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Wednesday, December 21, 2011

The Star of Bethlehem Part 3

Of course, it didn’t work out the way they had planned. There was no royal birth in the family of King Herod the great of Judea in the spring of 6 BC. This was a catastrophe for the Magi. They had invested a ton of money into the enterprise and so far they had nothing to show for it. What does an ancient astrologer do in a crises like this? They consulted their star charts and astrology tables for the answer.
What they saw there was Jupiter entering retrograde motion in the house of Taurus on August 23rd. Retrograde motion of the outer planets is a wonderful optical illusion. The Earth’s orbit is shorter and faster than Jupiter’s, and so every so often we catch up to Jupiter and pass it. When that happens, Jupiter appears to stop against the background of stars for a week. Then the big planet moves in the opposite direction than it normally does for several months. It then stops a second time for a week and proceeds on its merry way. A modern astronomer knows that Jupiter never stops and also knows that retrograde motion is due to the different speeds of the planets and the changing angle of view. However, to an ancient astrologer, planetary retrograde motion was an amazing phenomenon that portended great things. The meaning they assigned to this event was that it enhanced greatly whatever qualities the portents were predicting. In other words, if I was born under a sign that foretold I would be a leader, and Jupiter was in retrograde motion at the same time, the portent would mean that I would be a great leader. Thus when the Magi looked at their tables, they saw that Jupiter would move backwards out of Taurus and back into Ares and stop for a week on December 19th. They would have interpreted this to mean that the royal birth would happen in the winter of 6 BC rather than the spring. They were back in the hunt.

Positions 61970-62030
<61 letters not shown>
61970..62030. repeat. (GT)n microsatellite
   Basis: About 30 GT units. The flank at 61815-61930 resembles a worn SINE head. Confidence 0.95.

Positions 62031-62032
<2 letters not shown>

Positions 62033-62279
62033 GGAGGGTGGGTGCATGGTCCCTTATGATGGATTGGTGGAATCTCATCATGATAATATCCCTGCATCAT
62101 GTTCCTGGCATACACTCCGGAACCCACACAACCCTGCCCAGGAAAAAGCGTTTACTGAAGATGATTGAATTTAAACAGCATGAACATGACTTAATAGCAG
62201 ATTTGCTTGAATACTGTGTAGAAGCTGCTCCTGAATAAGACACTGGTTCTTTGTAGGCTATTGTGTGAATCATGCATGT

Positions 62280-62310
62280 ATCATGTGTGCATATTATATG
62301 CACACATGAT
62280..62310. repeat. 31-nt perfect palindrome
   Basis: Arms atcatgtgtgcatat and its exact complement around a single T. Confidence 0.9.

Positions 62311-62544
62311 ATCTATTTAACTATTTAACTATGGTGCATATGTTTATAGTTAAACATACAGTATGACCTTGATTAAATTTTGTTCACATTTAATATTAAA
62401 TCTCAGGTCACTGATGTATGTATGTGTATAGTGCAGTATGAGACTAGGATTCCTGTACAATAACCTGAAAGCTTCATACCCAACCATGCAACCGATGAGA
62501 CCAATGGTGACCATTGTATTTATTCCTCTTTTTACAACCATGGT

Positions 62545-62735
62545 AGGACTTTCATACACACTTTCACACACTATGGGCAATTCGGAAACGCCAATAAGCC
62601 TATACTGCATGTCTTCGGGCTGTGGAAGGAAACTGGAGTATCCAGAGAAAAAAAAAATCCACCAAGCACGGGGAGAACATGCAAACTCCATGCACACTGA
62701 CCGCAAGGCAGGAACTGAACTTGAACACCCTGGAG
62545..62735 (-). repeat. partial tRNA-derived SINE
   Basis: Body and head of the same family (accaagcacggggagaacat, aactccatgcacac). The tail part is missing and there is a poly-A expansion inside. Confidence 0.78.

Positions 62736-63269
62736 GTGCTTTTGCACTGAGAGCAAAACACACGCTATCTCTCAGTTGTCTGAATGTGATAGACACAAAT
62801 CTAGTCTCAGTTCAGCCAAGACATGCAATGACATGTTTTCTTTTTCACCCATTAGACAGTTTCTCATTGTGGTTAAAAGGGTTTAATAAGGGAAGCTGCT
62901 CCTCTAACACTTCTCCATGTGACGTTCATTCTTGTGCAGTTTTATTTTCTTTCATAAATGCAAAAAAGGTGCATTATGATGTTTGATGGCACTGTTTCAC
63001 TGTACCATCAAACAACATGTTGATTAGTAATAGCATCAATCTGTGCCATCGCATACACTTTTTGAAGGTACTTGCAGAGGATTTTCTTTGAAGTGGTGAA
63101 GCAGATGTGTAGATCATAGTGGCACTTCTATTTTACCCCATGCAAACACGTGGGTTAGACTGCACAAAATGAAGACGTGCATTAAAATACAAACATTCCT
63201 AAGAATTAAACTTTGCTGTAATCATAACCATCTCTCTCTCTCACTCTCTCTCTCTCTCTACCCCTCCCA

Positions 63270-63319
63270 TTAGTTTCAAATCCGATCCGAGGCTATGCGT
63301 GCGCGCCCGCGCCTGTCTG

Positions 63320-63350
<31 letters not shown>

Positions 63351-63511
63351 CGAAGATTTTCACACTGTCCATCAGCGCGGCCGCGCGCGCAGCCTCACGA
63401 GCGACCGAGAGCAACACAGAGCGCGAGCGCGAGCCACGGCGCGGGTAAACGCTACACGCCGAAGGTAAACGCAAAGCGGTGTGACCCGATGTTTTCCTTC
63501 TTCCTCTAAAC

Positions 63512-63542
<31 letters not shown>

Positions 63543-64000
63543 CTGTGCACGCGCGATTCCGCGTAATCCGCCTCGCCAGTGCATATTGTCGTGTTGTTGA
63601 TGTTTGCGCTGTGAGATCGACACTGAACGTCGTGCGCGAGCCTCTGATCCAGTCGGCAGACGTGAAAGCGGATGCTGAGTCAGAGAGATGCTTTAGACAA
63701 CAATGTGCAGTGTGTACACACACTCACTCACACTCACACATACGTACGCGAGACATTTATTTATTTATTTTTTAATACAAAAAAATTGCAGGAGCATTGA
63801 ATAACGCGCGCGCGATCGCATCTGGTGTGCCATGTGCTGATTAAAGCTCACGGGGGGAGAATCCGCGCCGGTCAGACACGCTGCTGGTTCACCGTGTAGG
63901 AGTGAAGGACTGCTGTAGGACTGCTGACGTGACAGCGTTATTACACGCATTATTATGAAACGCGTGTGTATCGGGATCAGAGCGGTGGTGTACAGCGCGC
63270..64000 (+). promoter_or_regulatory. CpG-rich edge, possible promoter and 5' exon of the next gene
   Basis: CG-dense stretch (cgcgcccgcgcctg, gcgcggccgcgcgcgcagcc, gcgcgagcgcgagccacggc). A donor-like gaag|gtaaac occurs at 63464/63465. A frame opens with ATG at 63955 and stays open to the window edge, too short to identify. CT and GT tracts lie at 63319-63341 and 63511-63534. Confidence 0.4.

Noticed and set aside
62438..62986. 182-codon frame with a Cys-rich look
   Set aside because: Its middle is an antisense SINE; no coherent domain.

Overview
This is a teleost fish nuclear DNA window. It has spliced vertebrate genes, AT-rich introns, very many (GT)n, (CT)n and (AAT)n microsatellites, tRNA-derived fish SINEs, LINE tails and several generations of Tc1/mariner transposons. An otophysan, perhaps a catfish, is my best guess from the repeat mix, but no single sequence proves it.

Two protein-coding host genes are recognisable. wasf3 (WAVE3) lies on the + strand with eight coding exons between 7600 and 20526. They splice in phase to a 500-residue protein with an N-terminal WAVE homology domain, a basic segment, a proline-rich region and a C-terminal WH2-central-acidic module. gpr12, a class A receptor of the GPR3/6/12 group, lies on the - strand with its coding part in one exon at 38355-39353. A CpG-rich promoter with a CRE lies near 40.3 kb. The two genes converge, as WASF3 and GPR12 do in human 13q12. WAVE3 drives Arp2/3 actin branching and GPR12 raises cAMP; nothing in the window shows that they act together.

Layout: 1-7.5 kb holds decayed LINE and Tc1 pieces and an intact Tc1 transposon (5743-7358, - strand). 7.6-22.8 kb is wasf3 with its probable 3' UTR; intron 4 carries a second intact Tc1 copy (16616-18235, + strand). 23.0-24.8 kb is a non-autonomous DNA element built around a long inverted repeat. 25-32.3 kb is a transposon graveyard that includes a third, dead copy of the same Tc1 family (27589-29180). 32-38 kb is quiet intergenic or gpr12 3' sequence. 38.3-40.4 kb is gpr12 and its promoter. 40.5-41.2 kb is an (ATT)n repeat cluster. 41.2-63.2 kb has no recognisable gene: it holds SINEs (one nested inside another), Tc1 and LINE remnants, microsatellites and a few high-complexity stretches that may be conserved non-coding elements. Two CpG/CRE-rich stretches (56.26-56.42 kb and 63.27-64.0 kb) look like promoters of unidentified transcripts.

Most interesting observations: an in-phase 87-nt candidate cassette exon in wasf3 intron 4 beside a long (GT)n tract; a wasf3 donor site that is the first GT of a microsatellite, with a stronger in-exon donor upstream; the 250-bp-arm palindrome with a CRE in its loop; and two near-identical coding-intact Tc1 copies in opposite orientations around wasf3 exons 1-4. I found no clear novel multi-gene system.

I would also like to point out that during planetary retrograde motion, the wandering star, in this case Jupiter, stops in the sky. “And, lo, the star, which they saw in the east, went before them, till it came and stood over where the young child was” (Matthew 2:9). The planet (wandering star) was “moving before them”, which meant that it was moving against the background of stars. The language used in these quotes is exactly the same language ancient astrologers used to describe retrograde motion.
How did the Magi find Jesus? At the time there were several prophets proclaiming the coming of the Messiah in the Jerusalem Temple. Simeon (Luke 2:25-35) and Anna (Luke 2:36-38) were probably typical of the people who came to the temple and prophesied in the outer courts. Word may have reached the Magi of their preaching and they went to speak with them. Both Simeon and Anna were aware of Mary and Joseph and so they could have sent the Magi to Bethlehem. Of course this common couple and their new born were not what the Magi expected. But what the heck? Prophets had proclaimed Jesus the King of the Jews, and that meant the Magi could return home and proclaim victory. And of course, cash in.
One last detail before I wrap up our Christmas story. Why would a good Jewish boy like Matthew associate the worst of sinners, astrologers, with the coming of the Jewish Messiah? Deuteronomy 18:10 condemns anyone who practices divination or reads omens, which is what astrologers did. No good God fearing 1st century Jew would have anything to do with someone who cast horoscopes. So why would Matthew write this story? Because it is true. As strange as it sounds, the more unlikely a story is the more likely it is to have happened. For the simple reason that if Matthew was to make up a story about the birth of God’s anointed King, he would follow the OT tradition of miraculous birth announcements, like Sarah and Abraham in chapters 17 and 18 of the book of Genesis. Instead Matthew tells his mostly Jewish audience that the birth of Jesus was predicted by sinful Babylonian diviners. It’s so crazy it must be true.
So, next time someone brings up the question of The Star of Bethlehem, you can say; why it was Jupiter in retrograde motion, of course.
I hope you have enjoyed this brief explanation. If you wish to know more, I heartily recommend the books I listed in the beginning of this narrative.
God bless you,
Pastor Bill

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